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The Shakes: When a 6-Pointer Becomes a 3-Pointer

Advice can be tough to follow when a whitetail is on the ground.

The Shakes: When a 6-Pointer Becomes a 3-Pointer

Illustration by David Houston

Streaks of pink across a gray horizon allowed Shane to make out the silhouette of a deer as it crossed a frosty cutover. Perched on a single-notched board wedged between two low branches in a pecan tree, the boy raised his muzzleloader but struggled to see its sights. It was just too dark.

Three minutes seemed like three hours before antlers on the deer’s head became visible. A 6-pointer! The buck quartered toward him, 35 yards away, with its head down feeding. Its chest was exposed.

Shaking big-time now, Shane placed the bead on the largest area of the buck’s chest. He didn’t remember pulling the trigger, only the roar of the muzzleloader and the thick gray smoke that hung like a blinding fog in the windless air.

When it cleared, Shane saw the buck crumpled on the ground, exactly where it had been standing only moments before. "Thank you, God, thank you!" Shane mouthed to the heavens as the shakes overtook him and his gaze shifted down upon his first buck.


He briefly remembered the last words his father said to him before dropping him off that morning: "Use your safety rope, and if you shoot something, reload your rifle and wait a few minutes before you do anything."


Shane waited a minute or two until he couldn’t stand it any longer. The buck—his buck—was lying lifeless, and there was no good reason not to go inspect his trophy at once. He slung the rifle on his back, clambered down the tree and approached his prize.

But when Shane neared the animal, its eyes sprang open just before it lurched to its feet, tail held high. In one motion Shane cocked the rifle, swung with the bounding buck and pulled the trigger. But his pull was met by a sickening click.

He’d forgotten to reload! And now his buck was gone.

Frantic, confused and overwhelmed by the swing of emotion, it was all Shane could do to kneel down and think. He knew his father must’ve heard the shot and would come around sooner or later, but Shane had no way of knowing when. So the boy did what most would: He reloaded his rifle and began looking for his buck.




Shane searched all possible and likely paths the buck could’ve taken, but he found not a speck of blood anywhere. In the brush he discovered fresh, smeared tracks from a running deer, so he followed them a quarter-mile to the creek that formed the hunting lease property boundary. He could see the tracks in the mud on the other side.

Right then Shane sat down in the cold grass and felt his heart plunge into his stomach. Tears welled in his eyes—not so much from losing his deer, but for ruining the life of such a beautiful, innocent animal. He’d hit it, that was clear. How could it run off?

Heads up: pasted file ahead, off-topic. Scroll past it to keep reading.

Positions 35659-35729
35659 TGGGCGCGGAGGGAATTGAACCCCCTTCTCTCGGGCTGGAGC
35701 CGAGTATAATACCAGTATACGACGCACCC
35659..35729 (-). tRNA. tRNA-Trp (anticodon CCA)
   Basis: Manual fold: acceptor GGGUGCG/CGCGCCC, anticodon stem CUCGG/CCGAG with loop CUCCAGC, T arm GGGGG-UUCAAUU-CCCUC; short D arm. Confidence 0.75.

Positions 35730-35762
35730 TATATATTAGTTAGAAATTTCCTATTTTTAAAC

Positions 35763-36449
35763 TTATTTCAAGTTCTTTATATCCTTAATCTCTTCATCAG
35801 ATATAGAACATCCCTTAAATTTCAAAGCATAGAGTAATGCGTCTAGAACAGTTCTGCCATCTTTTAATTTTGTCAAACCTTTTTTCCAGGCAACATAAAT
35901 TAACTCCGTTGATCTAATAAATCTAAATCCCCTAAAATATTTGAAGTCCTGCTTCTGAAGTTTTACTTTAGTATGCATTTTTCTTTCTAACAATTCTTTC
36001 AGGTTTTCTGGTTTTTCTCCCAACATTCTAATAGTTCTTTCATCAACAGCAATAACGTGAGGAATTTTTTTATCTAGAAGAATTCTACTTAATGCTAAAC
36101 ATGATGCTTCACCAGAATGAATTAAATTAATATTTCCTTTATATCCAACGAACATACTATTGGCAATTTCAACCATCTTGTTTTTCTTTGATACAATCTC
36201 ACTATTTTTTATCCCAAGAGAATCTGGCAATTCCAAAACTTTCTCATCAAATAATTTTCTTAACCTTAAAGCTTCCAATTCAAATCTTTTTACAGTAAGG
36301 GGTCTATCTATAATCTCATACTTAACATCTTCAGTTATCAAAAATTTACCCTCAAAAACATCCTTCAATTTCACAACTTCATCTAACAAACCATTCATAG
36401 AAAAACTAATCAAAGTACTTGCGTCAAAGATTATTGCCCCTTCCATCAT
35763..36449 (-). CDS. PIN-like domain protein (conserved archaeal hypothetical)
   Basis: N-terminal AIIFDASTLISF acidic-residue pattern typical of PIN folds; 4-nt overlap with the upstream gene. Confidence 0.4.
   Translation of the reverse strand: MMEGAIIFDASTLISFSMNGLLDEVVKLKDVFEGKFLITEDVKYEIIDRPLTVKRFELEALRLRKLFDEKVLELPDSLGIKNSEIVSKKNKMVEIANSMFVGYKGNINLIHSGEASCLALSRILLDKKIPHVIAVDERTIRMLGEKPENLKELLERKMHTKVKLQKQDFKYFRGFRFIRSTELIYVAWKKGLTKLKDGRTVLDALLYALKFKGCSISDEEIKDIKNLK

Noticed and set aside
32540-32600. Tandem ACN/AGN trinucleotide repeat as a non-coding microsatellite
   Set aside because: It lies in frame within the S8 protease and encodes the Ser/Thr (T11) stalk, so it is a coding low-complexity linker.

When the boy’s father arrived, Shane told him every detail as the two walked back to the cutover where Shane claimed the buck had gone down. They searched for the rest of the morning, but to no avail.


During the long ride home, Shane finally said, "You believe me that I hit it, and it was lying there, don’t you Dad?"

"I do, Son," said his father. "But sometimes things happen. It’s what you do afterward that counts. In this case, we exhausted every effort to find the buck, because we respect him. But just because we are sad for the deer doesn’t mean we should deny nature. Fact is, he is a deer and you are a hunter. Your obligation to him is to learn from your mistakes and be better prepared for next time. And you know what your mistake was, don’t you?"

Shane nodded yes.

"Keep in mind, game animals get away sometimes, and that’s what makes them game," continued his father. "It’s OK to show some humility sometimes."

Ten days later, Shane and his father learned that Keith, another member of their deer lease, killed a 3-point buck not too far from Shane’s stand. Keith said the young buck likely would’ve been a 6-pointer had it not been missing its left antler. Shane didn’t exactly know why, but hearing this news eased a weight from his chest.

"I suspected it, but now I know," said Shane’s father. "You hit the buck in the antler and just knocked him out."

"I guess that explains why there was no blood," said Shane.

"Yep, and we can also deduce something else here, because you’re normally a dead-eye. You got buck fever and yanked the trigger, didn’t you boy?" Shane’s father teased as he ruffled his son’s hair. "Heck, maybe it’s a good thing you didn’t reload, or else ol’ Keith might’ve killed a no-pointer!"

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